Papyrus Harris I details the achievements of the reign of Ramesses III. In the brief description of the outcome of the battles in Year 8 is the description of the fate of the Sea Peoples. Ramesses tells us that, having brought the imprisoned Sea Peoples to Egypt, he "settled them in strongholds, bound in my name. Numerous were their classes like hundred-thousands. I taxed them all, in clothing and grain from the storehouses and granaries each year." Some scholars suggest it is likely that these "strongholds" were fortified towns in southern Canaan, which would eventually become the five cities (the Pentapolis) of the Philistines (Redford 1992, p. 289). Israel Finkelstein has suggested that there may be a period of 25–50 years after the sacking of these cities and their reoccupation by the Philistines. It is quite possible that for the initial period of time, the Philistines were housed in Egypt, only subsequently late in the troubled end of the reign of Rameses III would they have been allowed to settle Philistia.


The connection between Mycenean culture and Philistine culture was made clearer by finds at the excavation of Ashdodmarker, Ekronmarker, Ashkelonmarker, and more recently Gathmarker, four of the five Philistine cities in Canaan. The fifth city is Gazamarker. Especially notable is the early Philistine pottery, a locally-made version of the Aegean Mycenaean Late Helladic IIIC pottery, which is decorated in shades of brown and black. This later developed into the distinctive Philistine pottery of the Iron Age I, with black and red decorations on white slip known as Philistine Bichrome ware. Also of particular interest is a large, well-constructed building covering , discovered at Ekron. Its walls are broad, designed to support a second story, and its wide, elaborate entrance leads to a large hall, partly covered with a roof supported on a row of columns. In the floor of the hall is a circular hearth paved with pebbles, as is typical in Mycenean megaron hall buildings; other unusual architectural features are paved benches and podiums. Among the finds are three small bronze wheels with eight spokes. Such wheels are known to have been used for portable cultic stands in the Aegean region during this period, and it is therefore assumed that this building served cultic functions. Further evidence concerns an inscription in Ekron to PYGN or PYTN, which some have suggested refers to "Potnia," the title given to an ancient Mycenaean goddess. Excavations in Ashkelonmarker, Ekronmarker, and Gathmarker reveal dog and pig bones which show signs of having been butchered, implying that these animals were part of the residents' diet.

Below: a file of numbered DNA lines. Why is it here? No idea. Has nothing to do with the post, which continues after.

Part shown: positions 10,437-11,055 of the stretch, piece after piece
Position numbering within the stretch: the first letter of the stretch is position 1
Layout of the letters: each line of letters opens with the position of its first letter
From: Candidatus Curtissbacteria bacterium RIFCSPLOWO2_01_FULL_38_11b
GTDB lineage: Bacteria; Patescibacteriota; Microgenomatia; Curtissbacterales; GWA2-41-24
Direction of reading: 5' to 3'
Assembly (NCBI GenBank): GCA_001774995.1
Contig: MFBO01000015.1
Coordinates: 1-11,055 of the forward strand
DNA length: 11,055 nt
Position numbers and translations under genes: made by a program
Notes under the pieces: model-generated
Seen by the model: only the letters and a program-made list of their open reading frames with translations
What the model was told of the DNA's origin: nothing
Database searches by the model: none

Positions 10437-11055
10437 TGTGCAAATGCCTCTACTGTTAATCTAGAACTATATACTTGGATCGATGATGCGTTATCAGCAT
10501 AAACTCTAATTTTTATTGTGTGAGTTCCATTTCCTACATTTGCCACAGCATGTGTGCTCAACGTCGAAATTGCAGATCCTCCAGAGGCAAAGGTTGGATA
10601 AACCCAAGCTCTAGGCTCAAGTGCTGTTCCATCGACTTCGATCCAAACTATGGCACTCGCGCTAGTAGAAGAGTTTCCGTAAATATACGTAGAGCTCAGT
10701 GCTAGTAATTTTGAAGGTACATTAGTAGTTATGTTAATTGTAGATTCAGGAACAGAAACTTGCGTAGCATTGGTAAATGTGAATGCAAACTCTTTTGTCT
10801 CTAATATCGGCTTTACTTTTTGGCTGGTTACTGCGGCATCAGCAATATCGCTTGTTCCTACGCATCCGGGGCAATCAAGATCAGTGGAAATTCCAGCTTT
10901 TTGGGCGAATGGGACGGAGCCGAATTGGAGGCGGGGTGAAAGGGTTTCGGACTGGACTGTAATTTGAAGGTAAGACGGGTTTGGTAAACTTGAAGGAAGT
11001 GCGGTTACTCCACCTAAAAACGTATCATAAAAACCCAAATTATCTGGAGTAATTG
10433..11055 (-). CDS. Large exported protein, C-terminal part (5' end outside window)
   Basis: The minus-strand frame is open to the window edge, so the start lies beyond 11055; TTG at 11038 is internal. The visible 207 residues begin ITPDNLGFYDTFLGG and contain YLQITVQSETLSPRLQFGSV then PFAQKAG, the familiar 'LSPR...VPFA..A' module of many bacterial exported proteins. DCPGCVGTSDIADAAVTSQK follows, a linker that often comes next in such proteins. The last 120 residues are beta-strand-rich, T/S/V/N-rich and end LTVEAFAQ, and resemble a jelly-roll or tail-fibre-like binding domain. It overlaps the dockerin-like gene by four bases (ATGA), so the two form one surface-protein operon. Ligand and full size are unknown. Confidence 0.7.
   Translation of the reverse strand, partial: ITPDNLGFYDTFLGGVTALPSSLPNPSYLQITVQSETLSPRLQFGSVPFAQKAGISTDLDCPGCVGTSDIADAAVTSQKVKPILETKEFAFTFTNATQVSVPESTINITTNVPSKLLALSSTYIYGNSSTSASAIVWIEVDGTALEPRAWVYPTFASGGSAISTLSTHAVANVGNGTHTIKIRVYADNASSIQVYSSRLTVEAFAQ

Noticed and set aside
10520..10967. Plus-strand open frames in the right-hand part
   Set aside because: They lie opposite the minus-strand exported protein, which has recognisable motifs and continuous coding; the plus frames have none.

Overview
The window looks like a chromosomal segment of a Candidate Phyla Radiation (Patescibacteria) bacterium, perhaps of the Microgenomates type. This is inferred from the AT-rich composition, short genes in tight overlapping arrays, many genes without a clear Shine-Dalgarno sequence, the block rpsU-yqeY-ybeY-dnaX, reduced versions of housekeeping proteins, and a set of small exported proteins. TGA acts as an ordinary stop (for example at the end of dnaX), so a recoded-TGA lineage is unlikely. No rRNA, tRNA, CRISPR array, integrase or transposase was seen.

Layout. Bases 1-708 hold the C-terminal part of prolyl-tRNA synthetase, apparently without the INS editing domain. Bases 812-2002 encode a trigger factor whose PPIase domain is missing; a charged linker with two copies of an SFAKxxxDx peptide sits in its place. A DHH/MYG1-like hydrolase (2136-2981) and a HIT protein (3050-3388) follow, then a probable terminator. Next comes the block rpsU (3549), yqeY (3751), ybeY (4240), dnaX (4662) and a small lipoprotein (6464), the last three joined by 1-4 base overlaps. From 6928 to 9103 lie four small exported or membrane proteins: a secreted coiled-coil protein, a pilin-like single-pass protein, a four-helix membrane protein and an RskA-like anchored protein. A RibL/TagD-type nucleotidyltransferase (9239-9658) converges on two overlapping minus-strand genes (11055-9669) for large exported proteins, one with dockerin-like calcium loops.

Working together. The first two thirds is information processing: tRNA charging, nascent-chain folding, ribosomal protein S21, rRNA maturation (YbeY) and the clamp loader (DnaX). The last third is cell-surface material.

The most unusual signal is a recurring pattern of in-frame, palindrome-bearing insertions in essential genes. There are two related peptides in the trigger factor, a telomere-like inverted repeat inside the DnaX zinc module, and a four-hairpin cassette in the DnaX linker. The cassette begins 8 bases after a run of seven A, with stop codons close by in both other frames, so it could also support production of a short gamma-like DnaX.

One name the Greeks used for the previous inhabitants of Greece and the Aegean was Pelasgians, but no definite connection has been established between this name and that of the Philistines. The theory that the Sea Peoples included Greek-speaking tribes has been developed even further to postulate that the Philistines originated in either western Anatoliamarker or the Greek peninsula.

Philistine language

Nothing is known for certain about the language of the Philistines. There is some limited evidence in favor of the assumption that the Philistines did originally speak some Indo-European language. A number of Philistine-related words found in the Bible are not Semitic, and can in some cases, with reservations, be traced back to Proto-Indo-European roots. For example, the Philistine word for captain, seren, may be related to the Greek word tyrannos (which, however, has not been traced to a PIE root). Some of the Philistine names, such as Goliath, Achish, and Phicol, appear to be of non-Semitic origin, and Indo-European etymologies have been suggested. Recently, an inscription dating to the late 10th/early 9th centuries BC with two names, very similar to one of the suggested etymologies of the popular Philistine name Goliath (Lydian Alyattes, or perhaps Greek Kalliades) was found in the excavations at Gathmarker. The appearance of additional non-Semitic names in Philistine inscriptions from later stages of the Iron Age is an additional indication of the non-Semitic origins of this group.

Culture and religion

Philistine culture was almost fully integrated with that of Canaan and the Canaanites. The deities they worshiped were Baal-zebub, Astarte and Dagon, whose names or variations thereof appear in the Canaanite pantheon as well.

Extrabiblical inscriptions

Inscriptions written by the Philistines have not yet been found or conclusively identified; however, their early history is known to scholars from inscriptions in other ancient documents, such as Ancient Egyptian texts. The Philistines appear in four different texts from the time of the New Kingdom under the name Peleshet. Two of these, the inscriptions at Medinet Habu and the Rhetorical Stela at Deir al-Medinahmarker, are dated to the time of the reign of Ramses III (1186 - 1155 BCE). Another was composed in the period immediately following the death of Ramses III (Papyrus Harris I). The fourth, the Onomasticon of Amenope, is dated to some time between the end of the 12th or early 11th century BCE.

The inscriptions at Medinet Habu consist of images depicting a coalition of Sea Peoples, among them the Philistines, who are said in the accompanying text to have been defeated by Ramses III during his Year 8 campaign. Scholars have been unable to conclusively determine which images match what peoples described in the reliefs depicting two major battle scenes. A separate relief on one of the bases of the Osirid pillar with an accompanying hieroglyphic text clearly identifying the person depicted as a captive Peleset chief is of a bearded man without headdress.

The Rhetorical Stela are less discussed, but are noteworthy in that they mention the Peleset together with a people called the Teresh, who sailed "in the midst of the sea". The Teresh are thought to have originated from the Anatolianmarker coast and their association with the Peleshet in this inscription is seen as providing some information on the possible origin and identity of the Philistines.

The Harris Papyrus which was found in a tomb at Medinet Habu also recalls Ramses III's battles with the Sea Peoples, declaring that the Peleset were "reduced to ashes." Egyptian strongholds in Canaan are also mentioned, including a temple dedicated to Amun, which some scholars place in Gazamarker; however, the lack of detail indicating the precise location of these strongholds means that it is unknown what impact these had, if any, on Philistine settlement along the coast.